Humanity is defined by our large-scale collective delusions. We perform these delusions in relation to each other. They become our agreed-upon realities. We all perform within this framework. It becomes invisible to most of us. We tend to be blind to our own cultural constructs. We are always performing these fictions, willing reality into existence. Theatre gives us a break from that relentless performance of the cultural reality we create. Theatre is a chance to perform on purpose for a change.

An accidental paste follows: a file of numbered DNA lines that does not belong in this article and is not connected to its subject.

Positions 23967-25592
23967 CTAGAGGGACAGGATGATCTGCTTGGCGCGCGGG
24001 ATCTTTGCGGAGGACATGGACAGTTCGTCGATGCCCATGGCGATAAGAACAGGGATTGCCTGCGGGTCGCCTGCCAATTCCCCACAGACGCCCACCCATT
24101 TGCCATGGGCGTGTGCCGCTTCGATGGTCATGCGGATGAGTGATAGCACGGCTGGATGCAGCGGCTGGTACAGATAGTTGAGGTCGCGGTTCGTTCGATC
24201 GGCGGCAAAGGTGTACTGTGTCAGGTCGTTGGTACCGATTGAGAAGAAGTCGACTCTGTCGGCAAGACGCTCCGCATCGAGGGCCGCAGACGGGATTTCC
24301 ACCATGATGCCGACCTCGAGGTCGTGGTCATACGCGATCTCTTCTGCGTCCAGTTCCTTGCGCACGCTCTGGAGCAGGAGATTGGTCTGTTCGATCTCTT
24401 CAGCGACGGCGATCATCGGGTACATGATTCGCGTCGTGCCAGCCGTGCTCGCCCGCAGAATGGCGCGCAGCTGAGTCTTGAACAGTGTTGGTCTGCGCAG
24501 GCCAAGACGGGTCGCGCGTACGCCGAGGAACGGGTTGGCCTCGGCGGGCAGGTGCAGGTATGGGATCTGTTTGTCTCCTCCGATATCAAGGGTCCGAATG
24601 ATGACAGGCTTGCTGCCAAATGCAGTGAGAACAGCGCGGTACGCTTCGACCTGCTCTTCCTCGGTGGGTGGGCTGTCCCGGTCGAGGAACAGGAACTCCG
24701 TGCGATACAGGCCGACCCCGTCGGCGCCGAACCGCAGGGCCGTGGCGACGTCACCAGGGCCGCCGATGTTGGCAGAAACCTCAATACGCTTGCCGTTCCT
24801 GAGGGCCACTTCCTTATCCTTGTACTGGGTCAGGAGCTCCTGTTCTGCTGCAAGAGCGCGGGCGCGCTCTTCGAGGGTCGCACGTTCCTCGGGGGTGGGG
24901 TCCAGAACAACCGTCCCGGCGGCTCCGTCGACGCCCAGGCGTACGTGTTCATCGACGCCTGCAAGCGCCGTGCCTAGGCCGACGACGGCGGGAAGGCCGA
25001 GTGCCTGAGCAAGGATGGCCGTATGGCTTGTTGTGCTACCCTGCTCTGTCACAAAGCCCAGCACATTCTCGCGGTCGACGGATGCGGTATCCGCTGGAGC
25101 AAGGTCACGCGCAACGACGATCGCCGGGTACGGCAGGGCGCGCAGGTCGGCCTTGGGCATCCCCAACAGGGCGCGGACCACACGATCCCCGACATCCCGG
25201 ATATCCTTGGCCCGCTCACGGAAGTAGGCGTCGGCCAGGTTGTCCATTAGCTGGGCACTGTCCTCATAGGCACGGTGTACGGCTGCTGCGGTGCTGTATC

With that in mind, I choose to answer the question “Why theatre?” by publishing a digest / manifesto gleaned from an ancient manuscript found in the rare books collection at St. Andrews University. I came across it because of the strange circumstances of pandemic lockdown. During the UK’s coronavirus lockdown I was in Scotland, and in my daily exercise jaunts I noticed a back door was left unlocked at the old library. In the totally abandoned library I found myself frequenting the rare books collection, where I discovered a Latin version of the following text, transcribed by Catholic monks from an even more ancient plundered text, which originated somewhere in the Middle East over 1500 years ago. I took the original text and distilled it, and with the assistance of translation software and an artificially intelligent manifesto generator, made it into what you see here below. I also sketched variations on two illustrations in the manuscript, including the text translations into English. Note that the translation is quite liberal in order to make this make sense to us today: for example thought was understood to occur in the heart at the time the text was written that this is derived from: I have opted to make it the brain since that makes the translation more understandable to today’s theatre-going public.